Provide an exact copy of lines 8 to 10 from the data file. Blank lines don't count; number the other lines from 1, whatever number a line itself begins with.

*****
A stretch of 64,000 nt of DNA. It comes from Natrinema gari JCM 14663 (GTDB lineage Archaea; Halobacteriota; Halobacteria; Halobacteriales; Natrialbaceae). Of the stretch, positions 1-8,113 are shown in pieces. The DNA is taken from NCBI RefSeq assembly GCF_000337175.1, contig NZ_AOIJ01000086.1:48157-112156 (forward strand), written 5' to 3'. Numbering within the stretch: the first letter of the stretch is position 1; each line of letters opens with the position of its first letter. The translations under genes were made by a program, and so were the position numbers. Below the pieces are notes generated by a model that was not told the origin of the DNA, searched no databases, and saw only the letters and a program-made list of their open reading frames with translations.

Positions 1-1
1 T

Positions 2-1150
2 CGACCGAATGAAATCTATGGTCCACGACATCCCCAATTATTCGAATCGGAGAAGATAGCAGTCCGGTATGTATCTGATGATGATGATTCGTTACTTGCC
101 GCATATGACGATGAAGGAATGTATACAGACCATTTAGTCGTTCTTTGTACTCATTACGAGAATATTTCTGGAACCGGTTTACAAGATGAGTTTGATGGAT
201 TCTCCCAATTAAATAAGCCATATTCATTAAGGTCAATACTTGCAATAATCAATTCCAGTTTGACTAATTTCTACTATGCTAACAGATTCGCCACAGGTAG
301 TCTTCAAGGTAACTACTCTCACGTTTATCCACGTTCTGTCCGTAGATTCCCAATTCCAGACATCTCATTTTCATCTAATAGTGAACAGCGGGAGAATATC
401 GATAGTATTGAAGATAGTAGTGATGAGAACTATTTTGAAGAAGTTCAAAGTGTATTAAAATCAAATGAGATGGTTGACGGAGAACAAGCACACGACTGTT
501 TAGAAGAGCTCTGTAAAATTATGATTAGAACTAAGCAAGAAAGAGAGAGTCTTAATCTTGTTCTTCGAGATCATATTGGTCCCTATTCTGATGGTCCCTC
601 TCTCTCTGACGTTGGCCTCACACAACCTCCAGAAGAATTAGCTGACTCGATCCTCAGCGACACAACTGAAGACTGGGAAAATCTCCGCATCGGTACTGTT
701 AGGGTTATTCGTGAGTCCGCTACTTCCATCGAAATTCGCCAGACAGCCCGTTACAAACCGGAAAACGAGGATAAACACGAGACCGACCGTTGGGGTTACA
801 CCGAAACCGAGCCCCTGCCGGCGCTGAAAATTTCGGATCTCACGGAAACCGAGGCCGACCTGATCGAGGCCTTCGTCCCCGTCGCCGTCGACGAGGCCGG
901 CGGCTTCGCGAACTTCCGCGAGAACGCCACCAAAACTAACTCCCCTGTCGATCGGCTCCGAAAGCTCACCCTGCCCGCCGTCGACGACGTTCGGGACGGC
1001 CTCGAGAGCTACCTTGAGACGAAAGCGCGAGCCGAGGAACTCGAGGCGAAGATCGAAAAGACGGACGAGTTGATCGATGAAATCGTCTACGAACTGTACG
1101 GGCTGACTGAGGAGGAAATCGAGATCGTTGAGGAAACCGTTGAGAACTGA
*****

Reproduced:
301 TCTTCAAGGTAACTACTCTCACGTTTATCCACGTTCTGTCCGTAGATTCCCAATTCCAGACATCTCATTTTCATCTAATAGTGAACAGCGGGAGAATATC
401 GATAGTATTGAAGATAGTAGTGATGAGAACTATTTTGAAGAAGTTCAAAGTGTATTAAAATCAAATGAGATGGTTGACGGAGAACAAGCACACGACTGTT
501 TAGAAGAGCTCTGTAAAATTATGATTAGAACTAAGCAAGAAAGAGAGAGTCTTAATCTTGTTCTTCGAGATCATATTGGTCCCTATTCTGATGGTCCCTC